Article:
The new language was an effort to forge a quick agreement on a war resolution that Congress will begin debating next week and will probably approve within the next two weeks.
"There are a number of issues that remain ones that are unresolved, as far as we're concerned," Senate Majority Leader Tom Daschle of South Dakota said after he and his fellow Democrats had reviewed the draft.
Tempers were still raw on Capitol Hill from Daschle's angry speech Wednesday in which he accused Bush and his administration of politicizing the debates on Iraq and the proposed Homeland Security Department by questioning Democrats' commitment to national security.
Bush appeared to go out of his way yesterday, in public and in private, to calm tempers.
"The security of our country is the commitment of both political parties," he said after a meeting with House Republicans and Democrats, most of whom support giving Bush broad authority to act against Saddam Hussein. Further debate, Bush vowed, "will be conducted with all civility" and "in a manner that will make Americans proud."
In private, aides to key Democrats were blunt in their assessments of the new White House proposal. They said many Democrats do not regard it as a serious effort to give the United Nations and its weapons inspectors time to work before resorting to an invasion and thus would not garner broad support in Congress.
Republicans, though, all but declared the proposal their final offer to Democrats, suggesting that they were not open to modifications.
"There would be no sentiment for any further changes at this point," Sen. Rick Santorum, a Pennsylvania Republican, said after members of his party had looked over the modified Bush proposal.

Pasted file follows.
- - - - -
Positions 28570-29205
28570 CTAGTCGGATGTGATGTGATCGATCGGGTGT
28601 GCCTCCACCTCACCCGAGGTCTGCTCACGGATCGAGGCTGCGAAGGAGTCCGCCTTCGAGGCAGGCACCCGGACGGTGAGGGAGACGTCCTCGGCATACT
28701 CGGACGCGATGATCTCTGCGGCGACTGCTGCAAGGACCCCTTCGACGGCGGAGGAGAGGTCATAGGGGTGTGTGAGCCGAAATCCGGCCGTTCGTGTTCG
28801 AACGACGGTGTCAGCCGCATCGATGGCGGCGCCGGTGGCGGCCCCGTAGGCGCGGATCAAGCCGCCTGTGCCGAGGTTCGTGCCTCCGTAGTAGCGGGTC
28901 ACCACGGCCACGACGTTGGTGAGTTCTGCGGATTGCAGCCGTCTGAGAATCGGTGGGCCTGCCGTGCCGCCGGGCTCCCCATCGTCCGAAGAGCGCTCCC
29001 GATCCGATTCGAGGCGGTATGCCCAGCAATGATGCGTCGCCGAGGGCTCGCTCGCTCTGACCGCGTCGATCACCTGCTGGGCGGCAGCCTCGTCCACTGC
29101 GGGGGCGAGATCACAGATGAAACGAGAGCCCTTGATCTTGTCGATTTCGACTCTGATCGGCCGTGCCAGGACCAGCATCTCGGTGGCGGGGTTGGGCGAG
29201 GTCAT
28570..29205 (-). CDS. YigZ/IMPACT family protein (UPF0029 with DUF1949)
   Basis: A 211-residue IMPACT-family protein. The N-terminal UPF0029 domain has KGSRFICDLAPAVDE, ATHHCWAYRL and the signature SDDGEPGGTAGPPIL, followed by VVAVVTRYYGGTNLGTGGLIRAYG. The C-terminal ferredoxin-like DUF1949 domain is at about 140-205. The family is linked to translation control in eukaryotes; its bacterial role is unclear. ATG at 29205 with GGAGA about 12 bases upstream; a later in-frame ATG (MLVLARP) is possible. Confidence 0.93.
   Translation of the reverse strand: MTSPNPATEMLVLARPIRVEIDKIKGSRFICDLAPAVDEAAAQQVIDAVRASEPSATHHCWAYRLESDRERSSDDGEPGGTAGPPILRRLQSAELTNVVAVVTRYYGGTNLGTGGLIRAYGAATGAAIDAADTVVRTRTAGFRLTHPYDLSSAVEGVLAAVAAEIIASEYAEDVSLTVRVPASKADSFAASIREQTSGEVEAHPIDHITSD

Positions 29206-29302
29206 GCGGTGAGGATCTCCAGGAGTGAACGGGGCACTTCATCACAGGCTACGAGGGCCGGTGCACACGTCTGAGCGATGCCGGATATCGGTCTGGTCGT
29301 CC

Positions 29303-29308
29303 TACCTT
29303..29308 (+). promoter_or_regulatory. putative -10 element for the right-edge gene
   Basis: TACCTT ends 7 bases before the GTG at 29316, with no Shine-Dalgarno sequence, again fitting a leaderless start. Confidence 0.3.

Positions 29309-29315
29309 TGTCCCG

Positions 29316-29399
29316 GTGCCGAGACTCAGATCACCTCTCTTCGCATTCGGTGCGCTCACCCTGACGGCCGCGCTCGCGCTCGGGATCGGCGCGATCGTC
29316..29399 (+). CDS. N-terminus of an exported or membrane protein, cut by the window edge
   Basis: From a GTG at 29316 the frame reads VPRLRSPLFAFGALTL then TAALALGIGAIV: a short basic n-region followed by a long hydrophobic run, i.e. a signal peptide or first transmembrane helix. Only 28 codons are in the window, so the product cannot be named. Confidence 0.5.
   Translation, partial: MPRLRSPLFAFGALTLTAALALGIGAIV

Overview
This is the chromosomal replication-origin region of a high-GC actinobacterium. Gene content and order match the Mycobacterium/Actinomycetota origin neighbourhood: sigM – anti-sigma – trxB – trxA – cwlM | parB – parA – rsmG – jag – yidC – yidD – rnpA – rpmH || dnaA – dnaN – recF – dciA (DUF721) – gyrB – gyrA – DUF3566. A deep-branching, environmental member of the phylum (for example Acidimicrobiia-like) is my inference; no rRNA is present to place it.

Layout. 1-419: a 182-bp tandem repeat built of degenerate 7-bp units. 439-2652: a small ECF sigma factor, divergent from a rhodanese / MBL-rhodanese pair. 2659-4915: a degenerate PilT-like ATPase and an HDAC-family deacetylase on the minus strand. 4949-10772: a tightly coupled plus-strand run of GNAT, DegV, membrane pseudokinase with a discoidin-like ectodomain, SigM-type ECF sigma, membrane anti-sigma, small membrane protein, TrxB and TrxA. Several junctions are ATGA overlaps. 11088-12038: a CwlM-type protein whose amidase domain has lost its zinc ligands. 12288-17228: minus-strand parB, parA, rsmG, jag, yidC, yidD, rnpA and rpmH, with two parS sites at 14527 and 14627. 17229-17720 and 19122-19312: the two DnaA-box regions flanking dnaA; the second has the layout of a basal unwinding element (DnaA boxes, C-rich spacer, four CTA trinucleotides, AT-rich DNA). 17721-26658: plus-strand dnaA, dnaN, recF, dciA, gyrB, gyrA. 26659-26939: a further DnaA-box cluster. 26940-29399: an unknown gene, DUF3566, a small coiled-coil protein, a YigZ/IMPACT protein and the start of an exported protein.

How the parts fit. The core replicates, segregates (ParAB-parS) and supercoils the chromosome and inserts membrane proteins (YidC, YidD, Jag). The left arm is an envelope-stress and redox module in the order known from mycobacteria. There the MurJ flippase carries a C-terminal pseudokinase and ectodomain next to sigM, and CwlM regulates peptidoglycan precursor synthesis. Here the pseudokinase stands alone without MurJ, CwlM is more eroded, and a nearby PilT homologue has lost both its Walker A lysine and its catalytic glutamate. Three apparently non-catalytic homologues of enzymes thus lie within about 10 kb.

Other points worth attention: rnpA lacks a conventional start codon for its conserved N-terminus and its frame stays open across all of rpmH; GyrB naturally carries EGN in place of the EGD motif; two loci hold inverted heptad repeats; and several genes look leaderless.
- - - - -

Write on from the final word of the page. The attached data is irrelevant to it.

Bush said yesterday that Hussein's regime "has long-standing and continuing ties to terrorist organizations." On Wednesday he said, "The danger is that al-Qaida becomes an extension of Saddam's madness and his hatred and his capacity to extend weapons of mass destruction around the world."
Defense Secretary Donald H. Rumsfeld said yesterday that there is "very reliable reporting of senior level contacts going back a decade" between Iraq and al-Qaida "and of possible chemical and biological agent training."
The United States, Rumsfeld said, has evidence that senior al-Qaida operatives - though not Osama bin Laden - have been in Baghdad "in recent periods."
Administration officials also pressed their case for urgency at the United Nations. Secretary of State Colin L. Powell told Congress that the United States has reached an agreement with Britain on language for a U.N. resolution demanding that Iraq comply with previous resolutions it has ignored or face consequences.
Democrats in the House and Senate - many of whom are deeply opposed to unilateral action against Hussein - are struggling to blend their disparate views on Iraq into one alternative resolution that would give their party a chance to vote yes for use of force.
But the administration's more limited proposal gave Republicans grounds to suggest that Democrats were being unreasonable in holding out.
"I think we have reached a point where there is good language, and we should go forward with it," said Senate Minority Leader Trent Lott, a Mississippi Republican.